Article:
But students question why faculty members are prioritized over students when it comes to parking slots.

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“If we will not prioritize the faculty members for their parking spaces, it is possible that they will arrive late in their classes and students may leave their classes assuming that their professor is absent,” said Evangelista, “This is actually a disadvantage for the students since they are not getting their tuition’s worth.”

All in all, there are only 196 free parking slots for the students in the entire University.

Thomasian drivers rage over the seemingly expensive parking rates in the car park. They are most of the time compelled to park outside the University (see related article below).

“We usually spend an average of P100 to P275 rates for parking everyday,” Gaudiano said.

Cabrera, however, claimed that the parking rates were adapted from the old two-story parking before it was replaced by the new car park in 2004.

“Owning a vehicle entails responsibility,” Evangelista said. “Thomasian drivers should be aware of the advantages and disadvantages of parking outside the University.”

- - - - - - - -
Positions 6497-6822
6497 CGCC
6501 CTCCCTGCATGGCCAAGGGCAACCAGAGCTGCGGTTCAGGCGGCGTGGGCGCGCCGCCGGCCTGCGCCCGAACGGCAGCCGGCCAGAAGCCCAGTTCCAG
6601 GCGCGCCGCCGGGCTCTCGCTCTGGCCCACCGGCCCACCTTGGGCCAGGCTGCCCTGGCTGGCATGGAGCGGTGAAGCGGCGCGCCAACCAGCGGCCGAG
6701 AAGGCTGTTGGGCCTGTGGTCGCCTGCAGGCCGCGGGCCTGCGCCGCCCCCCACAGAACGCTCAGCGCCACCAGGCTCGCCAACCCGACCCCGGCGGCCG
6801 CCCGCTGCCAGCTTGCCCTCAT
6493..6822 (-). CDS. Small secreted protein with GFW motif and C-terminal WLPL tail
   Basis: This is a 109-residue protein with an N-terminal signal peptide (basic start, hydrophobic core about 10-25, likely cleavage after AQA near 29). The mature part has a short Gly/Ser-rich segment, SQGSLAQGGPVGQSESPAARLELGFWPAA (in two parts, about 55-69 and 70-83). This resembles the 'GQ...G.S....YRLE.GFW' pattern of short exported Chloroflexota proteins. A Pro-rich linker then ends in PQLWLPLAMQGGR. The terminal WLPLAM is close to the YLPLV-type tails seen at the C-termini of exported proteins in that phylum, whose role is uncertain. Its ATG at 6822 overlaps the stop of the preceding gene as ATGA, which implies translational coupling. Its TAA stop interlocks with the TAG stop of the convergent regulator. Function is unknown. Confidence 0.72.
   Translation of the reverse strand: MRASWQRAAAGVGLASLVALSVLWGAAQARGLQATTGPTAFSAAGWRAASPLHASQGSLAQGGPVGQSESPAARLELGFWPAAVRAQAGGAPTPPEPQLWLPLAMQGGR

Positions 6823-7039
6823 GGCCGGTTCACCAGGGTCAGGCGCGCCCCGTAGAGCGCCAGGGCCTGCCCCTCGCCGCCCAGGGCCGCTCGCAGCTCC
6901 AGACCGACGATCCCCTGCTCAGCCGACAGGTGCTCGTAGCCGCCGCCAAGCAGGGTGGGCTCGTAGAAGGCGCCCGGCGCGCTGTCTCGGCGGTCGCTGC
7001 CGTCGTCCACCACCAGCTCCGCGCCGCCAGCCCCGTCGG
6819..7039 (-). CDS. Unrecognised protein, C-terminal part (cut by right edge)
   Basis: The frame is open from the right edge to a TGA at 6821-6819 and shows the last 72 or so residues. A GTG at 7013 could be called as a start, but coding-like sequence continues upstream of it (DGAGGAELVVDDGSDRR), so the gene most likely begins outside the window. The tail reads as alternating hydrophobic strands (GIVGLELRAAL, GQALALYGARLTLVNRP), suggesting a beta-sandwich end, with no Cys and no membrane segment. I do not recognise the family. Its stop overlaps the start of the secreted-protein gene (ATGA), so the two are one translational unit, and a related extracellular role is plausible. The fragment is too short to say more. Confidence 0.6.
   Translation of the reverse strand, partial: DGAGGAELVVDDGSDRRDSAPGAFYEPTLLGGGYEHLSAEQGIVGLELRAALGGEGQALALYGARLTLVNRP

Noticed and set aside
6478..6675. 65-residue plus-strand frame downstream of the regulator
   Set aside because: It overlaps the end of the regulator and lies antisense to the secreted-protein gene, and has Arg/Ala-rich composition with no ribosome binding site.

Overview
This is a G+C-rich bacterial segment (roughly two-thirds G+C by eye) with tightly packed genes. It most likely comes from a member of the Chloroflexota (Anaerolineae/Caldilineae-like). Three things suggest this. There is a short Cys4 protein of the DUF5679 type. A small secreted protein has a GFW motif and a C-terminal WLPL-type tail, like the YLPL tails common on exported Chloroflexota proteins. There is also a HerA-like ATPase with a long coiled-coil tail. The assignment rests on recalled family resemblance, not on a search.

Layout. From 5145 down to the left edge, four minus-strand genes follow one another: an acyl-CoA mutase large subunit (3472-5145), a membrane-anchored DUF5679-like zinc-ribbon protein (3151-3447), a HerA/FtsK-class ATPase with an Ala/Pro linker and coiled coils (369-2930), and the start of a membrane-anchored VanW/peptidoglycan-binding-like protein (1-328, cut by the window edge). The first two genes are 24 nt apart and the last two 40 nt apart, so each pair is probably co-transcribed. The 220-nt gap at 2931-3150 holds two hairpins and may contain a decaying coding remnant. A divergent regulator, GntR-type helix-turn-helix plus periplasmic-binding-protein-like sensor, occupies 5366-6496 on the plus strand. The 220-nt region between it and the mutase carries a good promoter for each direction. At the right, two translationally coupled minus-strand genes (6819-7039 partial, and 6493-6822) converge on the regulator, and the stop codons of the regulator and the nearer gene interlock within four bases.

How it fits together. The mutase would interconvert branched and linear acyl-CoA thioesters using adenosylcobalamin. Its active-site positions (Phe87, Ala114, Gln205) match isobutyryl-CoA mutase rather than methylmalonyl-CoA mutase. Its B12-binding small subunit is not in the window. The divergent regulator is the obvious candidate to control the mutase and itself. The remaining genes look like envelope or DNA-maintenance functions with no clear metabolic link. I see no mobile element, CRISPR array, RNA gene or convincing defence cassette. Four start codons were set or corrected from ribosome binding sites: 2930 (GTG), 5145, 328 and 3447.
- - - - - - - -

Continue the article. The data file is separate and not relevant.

THOSDA is also complaining about the discrepancies in the policies in purchasing car stickers implemented for students, employees and faculty.

The car sticker for students costs P300 for the first issuance and P600 for succeeding stickers. Employees and faculty members, however, follow a different price system. The traffic and parking management charges P100 each sticker for employees, regardless of how many they will purchase, while faculty members get car stickers for free.

“Because of the color-coding scheme implemented by MMDA, we have already foreseen students purchasing two or more stickers so they could do away with the traffic rule,” said Evangelista. “We believe that such policy may discourage students from applying for a second sticker and simply abide by the rules set by the MMDA.”

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Regarding the discrepancy in rates, Evangelista explained that, “the faculty members and employees’ privilege to the rates of their car stickers is indicated on their Collective Bargaining Agreement as employees of the University.”

According to Evangelista, the proceeds of the stickers go to the maintenance of the roads and the road signs within the University. Any surplus is added to the scholarship funds of UST.

THOSDA lobbies for a parking holiday and student representation during committee meetings on parking and traffic issues.

The proposed parking holiday, according to Gaudiano, would be on Saturdays during which the students can park even on other parking slots designated for employees and faculty members.

“Out of the 40,000 enrolled Thomasians, only about 3,500 students availed of the car sticker. That means, we are simply catering to the elite few and not for the majority of the students,” Evangelista said. “Besides, most of these students do not necessarily park their cars and are only brought to school by their parents.”